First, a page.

Altoona Mirror, January 31, 2001

Altoona Mirror

January 31, 2001

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Issue date: Wednesday, January 31, 2001

Pages available: 96

Previous edition: Tuesday, January 30, 2001

Next edition: Thursday, February 1, 2001 - Used by the World's Finest Libraries and Institutions
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Publication name: Altoona Mirror

Location: Altoona, Pennsylvania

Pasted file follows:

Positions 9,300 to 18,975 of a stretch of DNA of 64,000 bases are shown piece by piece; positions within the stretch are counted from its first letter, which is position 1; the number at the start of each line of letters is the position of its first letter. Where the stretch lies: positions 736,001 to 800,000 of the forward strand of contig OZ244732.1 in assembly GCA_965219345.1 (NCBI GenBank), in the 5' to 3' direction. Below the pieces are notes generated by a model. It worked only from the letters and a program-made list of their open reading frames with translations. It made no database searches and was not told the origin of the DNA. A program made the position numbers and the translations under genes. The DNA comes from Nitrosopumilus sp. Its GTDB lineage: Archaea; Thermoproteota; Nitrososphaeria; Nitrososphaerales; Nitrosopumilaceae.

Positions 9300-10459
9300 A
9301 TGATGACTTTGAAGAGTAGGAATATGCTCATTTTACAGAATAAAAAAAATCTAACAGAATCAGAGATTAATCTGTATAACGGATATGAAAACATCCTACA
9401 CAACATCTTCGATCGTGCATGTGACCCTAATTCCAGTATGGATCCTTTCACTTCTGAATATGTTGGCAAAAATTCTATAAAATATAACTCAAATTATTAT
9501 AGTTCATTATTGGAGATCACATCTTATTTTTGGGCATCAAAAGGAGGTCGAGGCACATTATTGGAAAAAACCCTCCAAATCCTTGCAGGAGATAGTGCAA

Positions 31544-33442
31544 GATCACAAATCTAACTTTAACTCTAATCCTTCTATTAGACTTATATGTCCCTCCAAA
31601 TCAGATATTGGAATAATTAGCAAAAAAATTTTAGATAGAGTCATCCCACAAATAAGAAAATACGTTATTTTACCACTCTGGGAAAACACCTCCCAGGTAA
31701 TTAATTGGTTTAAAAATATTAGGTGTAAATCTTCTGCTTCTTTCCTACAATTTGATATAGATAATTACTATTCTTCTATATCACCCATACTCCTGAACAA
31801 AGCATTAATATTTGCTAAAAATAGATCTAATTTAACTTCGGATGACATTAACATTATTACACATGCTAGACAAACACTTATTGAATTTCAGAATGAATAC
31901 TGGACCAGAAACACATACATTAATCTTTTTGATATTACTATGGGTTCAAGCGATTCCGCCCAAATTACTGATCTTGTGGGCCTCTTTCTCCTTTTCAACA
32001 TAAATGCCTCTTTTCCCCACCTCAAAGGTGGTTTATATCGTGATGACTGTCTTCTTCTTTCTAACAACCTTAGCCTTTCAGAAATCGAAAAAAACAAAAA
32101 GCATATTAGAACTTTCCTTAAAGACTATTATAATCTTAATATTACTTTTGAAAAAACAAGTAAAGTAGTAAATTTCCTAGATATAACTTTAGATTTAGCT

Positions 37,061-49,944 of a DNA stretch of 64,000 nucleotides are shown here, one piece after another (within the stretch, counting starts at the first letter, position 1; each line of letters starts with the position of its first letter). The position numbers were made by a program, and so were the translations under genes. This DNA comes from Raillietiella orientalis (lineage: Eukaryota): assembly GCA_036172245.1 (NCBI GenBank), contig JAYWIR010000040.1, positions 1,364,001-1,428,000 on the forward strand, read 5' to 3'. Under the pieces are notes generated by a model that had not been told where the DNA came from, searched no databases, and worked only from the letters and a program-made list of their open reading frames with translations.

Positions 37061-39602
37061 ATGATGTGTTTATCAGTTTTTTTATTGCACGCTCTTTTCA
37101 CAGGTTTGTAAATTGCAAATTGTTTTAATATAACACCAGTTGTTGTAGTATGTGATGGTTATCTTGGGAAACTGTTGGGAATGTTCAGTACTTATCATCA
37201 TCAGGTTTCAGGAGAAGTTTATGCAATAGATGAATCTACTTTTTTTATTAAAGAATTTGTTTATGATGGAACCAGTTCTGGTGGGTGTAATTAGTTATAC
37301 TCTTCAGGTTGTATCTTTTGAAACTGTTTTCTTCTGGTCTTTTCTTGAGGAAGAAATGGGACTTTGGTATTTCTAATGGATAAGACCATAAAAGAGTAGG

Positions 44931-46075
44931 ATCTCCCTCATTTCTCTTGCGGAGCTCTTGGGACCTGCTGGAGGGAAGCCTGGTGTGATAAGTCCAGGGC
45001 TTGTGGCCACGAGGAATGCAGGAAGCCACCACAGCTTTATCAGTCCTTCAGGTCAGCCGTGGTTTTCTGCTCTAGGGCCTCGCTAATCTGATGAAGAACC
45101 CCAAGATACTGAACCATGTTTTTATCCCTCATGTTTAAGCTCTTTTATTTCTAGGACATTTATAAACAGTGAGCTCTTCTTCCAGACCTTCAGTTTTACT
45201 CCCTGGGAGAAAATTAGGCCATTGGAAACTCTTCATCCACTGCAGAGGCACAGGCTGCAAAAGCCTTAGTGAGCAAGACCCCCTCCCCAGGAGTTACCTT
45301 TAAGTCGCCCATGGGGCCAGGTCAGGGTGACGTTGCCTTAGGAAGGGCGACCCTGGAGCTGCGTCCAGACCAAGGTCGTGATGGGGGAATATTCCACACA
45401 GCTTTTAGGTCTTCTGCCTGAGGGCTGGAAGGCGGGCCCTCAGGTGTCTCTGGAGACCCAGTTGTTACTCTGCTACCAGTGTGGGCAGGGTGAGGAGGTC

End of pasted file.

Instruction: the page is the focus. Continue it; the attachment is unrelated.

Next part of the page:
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Altoona Mirror (Newspaper) - January 31, 2001, Altoona, Pennsylvania Sports: Central H.S. boys edge Tyrone, 4544 Bl America puts stamp on cheese production Atonna Copyright 2001 WEDNESDAY, JANUARY 31, 2001 500 newsstand Boost in drug jolicy jacked Pa. House has approved expanding state's prescription (ffpgram for seniors. D. MAY The-Associated Press HARRISBURG The House overwhelmingly approved a Republican plan that would expand a state program that helps seniors buy prescription drugs despite reservations from a handful of law- makers that the plan could prove troublesome over tune. The plan approved by the House Tuesday, identical to one that died in the Legislature late last year, would increase the income caps for PAGENET, which subsidizes drugs for seniors who need help with their drug expenses but whose incomes are too large to qualify for more generous benefits in the PACE program. measure would cost an esti- misted million and is expected tcrixpand the number of seniors eligible, for benefits by more than 4flJOOp, Republicans said. The plan ajte about seniors. bipartisan support in Republican-controlled House, passing 191-5. Its fate remains unclear in the Senate. The bill first was introduced by state Rep. Patricia Vance, R- Cumberland, in September, when both major presidential candidates were talking almost nonstop about the-heed to help seniors meet the rising-costs'of prescription drugs. That plan never reached the floor of the Senate. The bill would make funding for PACE, an acronym for Pharma- ceutical Assistance Contract for fesElderly, and PAGENET, a com- pjmlbn program, supplemental to my federal money for prescription oenefits programs. Republican senators have expressed fears that putting up state funds for prescription bene- fits would result in Pennsylvania jetting fewer federal dollars if Congress acts on its own assis- tance bill Vance said Pennsylvania needs :o act now to bolster its existing programs. the Senate will.realize jtie.-will of the House is very strong the governor is apprecia- how strongly the members oKthe House feel about yalTce said after the vote. "We can! wait any longer." offered a series of sailed amendments to the plan, including one that would have abolished the deductible for PAGENET and dramatically low- ered co-payments. ST. VALEHTINFS DAY PREPARATION Above: Linda Albarano stocks hearts filled with candy at Gardners Candies in Plank Road Commons. At right: Don Beerbower of Beerbower Jewelers dis'- plays a heart necklace. 1 Mirror pholo illustration by ID. Cavrlch and Tom'Worthlnglon II LovMnoney Local businesses hoping to cash in on holiday expressions from the heart BY MIKE EMERY StaffWriter Valentine's Day is the time to show you care enough to send the very best, and local retailers once again are giving cus- tomers plenty of ways to show it. You can say "I love you" with flowers or fine dining; jewelry or gift baskets; wine or choco- lates; or, yes, you lovehpunds, a Valentine's Day card. And as always, local businesses are giving everyone ample opportunity to get senti- mental on Valentine's Day. Local businesses already have stocked their shelvesfor Valentine's Day. After the Christinas season, the holiday marks the only sales surge in whiter. February typically is considered one of the year's slowest months for retail sales because it lies between January's clearance sates and the arrival of spring in March. Last February, how- ever, was atypical in that consumers spent heav- ily, particularly leadingtip to Valentine's Day. Wal-Mart said its sales from stores open at least a year rose 6.1 percent in February com- pared with two years ago.. Sales from stores open at least a year, known as same-store sales, are considered toe most accurate measure of a retailer's business. Selected figures on last February's sales at leading retail chains include the following: Sears, Roebuck and Co., same-store sales rose 3.1 percent, total sales up 2.4 percent; Kmart, same-store sales up 2.7 percent, total sales up 4 percent; J.C. Pinney Co. Inc., same-store depart- ment store sales fell 2.4 percent; same-store sales at Eckerd drugstores up 4.7 percent; total sales up 5.7 percent; Target, same-store sales up 3.8 percent, total sales up 8.7 percent. Most local retailers ranked Valentine's Day as the third or fourth most lucrative holiday in regard to sales, trailing Christmas, Mother's Day and, in some cases, Easter. Jewelry salesj mostly to the Valentine's Day tend to increase Valentine's: DSyjls one of the more impor- tant holidays for said Don Beerbower of Beerbower Jewelers in HoUidaysburg and Greenwood Center, Altoona. "We get a bit of a surge in sales from the winter doldrums. "Diamond earrings, heart pendants and engagement rings are always popular items for .Valentine's he said. Another hot seller for Valentine's Day, Beerbower said, are 24-karat gold roses. Live roses are dipped and preserved in 24-karat gold. "Our most popular Valentine's Day items are engagement rings and a variety of heart- shaped jewelry, like diamond heart pendants, rings and said Charles Kranich of Kranich's Jewelers in the Logan Valley Mail "Our average sales at Valentine's Day are generally less in terms of the average dollar amounts, but in terms of units sold, it is one of our better sales days in the year." Please see A13 Colleagues bid adieu to Shuster BY ROBERT IGOE StaffWriter This week Bud Shuster will answer roll call for the final time as he officially retires as the Pennsylvania 9th District's repre- sentative to the U.S. Congress, a seat he has held since the district was created in 1972. In those 28 years, Shuster, a six- year chairman of the powerful House Transportation and Infra- structure Committee, has endured investigations, critical press and his share of controversy. But he worked to put his vision of economic strength through transportation and infrastructure improvement into action on pro- jects such as Interstate 99 in Blair and Bedford counties and on legis- lation such as the Transportation Equity Act for the 21st Century and the Aviation Investment and Reform Act for the 21st Century, bills Which greatly expanded transportation funding. Besides seeing his ideas come tn" life, Shusterls reward for his years of service has been the praise of his colleagues in Congress, partic- ularly in the Pennsylvania delega- tion, where Shuster is considered a role model and a symbol of progress. State Rep. John Peterson, R-5th District, said Shuster has been a catalyst for improving transporta- tion in areas that long had been ignored. "He will go down in history as having put in place funding for both highways and airports that will serve this country Peterson said. "I think that those efforts are unparalleled. I don't know of any member of Congress who has done as much. "In rural America.iwe rely heav- ily upon the roads J so they're a huge need for us. And airports have been undervalued. I think he changed that." Please see A14 Mirror file photo U.S. Rep. Bud Shuster R-9th District, talks with U.S. Rep: Chris Smith, R-NJ., oh the subway from their offices to the- Capitol Building. Special election could be costly BY KAY STEPHENS Tom Ridge pri- mary as the date of elec tipn to replace refafing Bud Shuster, R-gtlfDistnet, BJair County taxpayers likely will: spehi about to hold the election on another date. And they won't be the only ones with such a bill. Clearfield County taxpayers will have to come up with about and taxpayers will about District, which Franklin, Fulton, Hunt- Juniata, Mifflin and Snyder and portions of Centre and Perry counties. "It would be a huge expense for the 11 Blair County Commissioner Donna Gority said. Please see A14 Williamsburg man sentenced to jail for fatal car accident RAY Writer stood before a Blair County judge for several -minutes' Tuesday, fighting back the emoUBfts of the moment and gathering to apologize to the family of a man he had killed in a traffic accident in March. Dressed in a Blair County orange prison suit, his ankles bound by chains, Kifer, 28, finally spoke. "I didn't know I was going to have the chance to speak today. To the [Jay] Yerty family, I can't apqlogize.enough." Kifer the March 19 accident oil Piney Creek Road for the rest of his days on Earth. Following Kifer's statement, Blair County Judge Hiram A. Carpenter sen- tenced him to serve 21 Vz to 43 months in the Blair County Prison for leaving the scene of an accident in which a death occurred and for hit-and-run while not having a license. Kifer, a tree-cutter by trade, sdso must pay more than in fines and costs. He will be on probation for two years after his prison sentence because at the time of the head-on crash, Kifer had no license and was undergoing treatment under the county's Intermediate Punish- ment Program on drug charges. As Kifer was being sentenced, the wife of the man who was killed in the accident, Tina Yerty, fought to hold back her tears. She was so distraught that she could not deliver her statement in Carpenter's emo- tion-laden courtroom Tuesday afternoon. Blair County Assistant District Attorney Doug Keating delivered it for her. Tina Yerty said Jay Yerty, 38, was her- best friend for the 18 years of their mar-: riage. She said the two Yerty daughters also are very distraught over their father's death, and she concluded she has no one to share "my pain, my sadness, my grief." Please see A12 POJVHV Subscription or home delivery questions: 946-7480 or (800) 287-4480 I Lottery numbers, A2 Chance of snow. or rain, Forecast, C3 Altnnna Ultrror THE GREAT COMBINATION 1 Call us today...Make money today. Ask for THE GREAT COMBINATION of MIRROR CLASSIFIEDS and HOT-ADS Phone (814) 946-7422 or fax us at (814) 946-7647 QLOCAL Business Hospitals Obituaries Opinion Movies Scoreboard A13 A15 A15 A10 B2 BS Qwmft ,V Classifieds C7-16 Comics -O5 Community news D2 Puzzles Television O4 IN WORLD Doctors at a prominent hospital removed hearts, brains, eyes and heads from thousands of dead children without the consent of their parents PMECt ;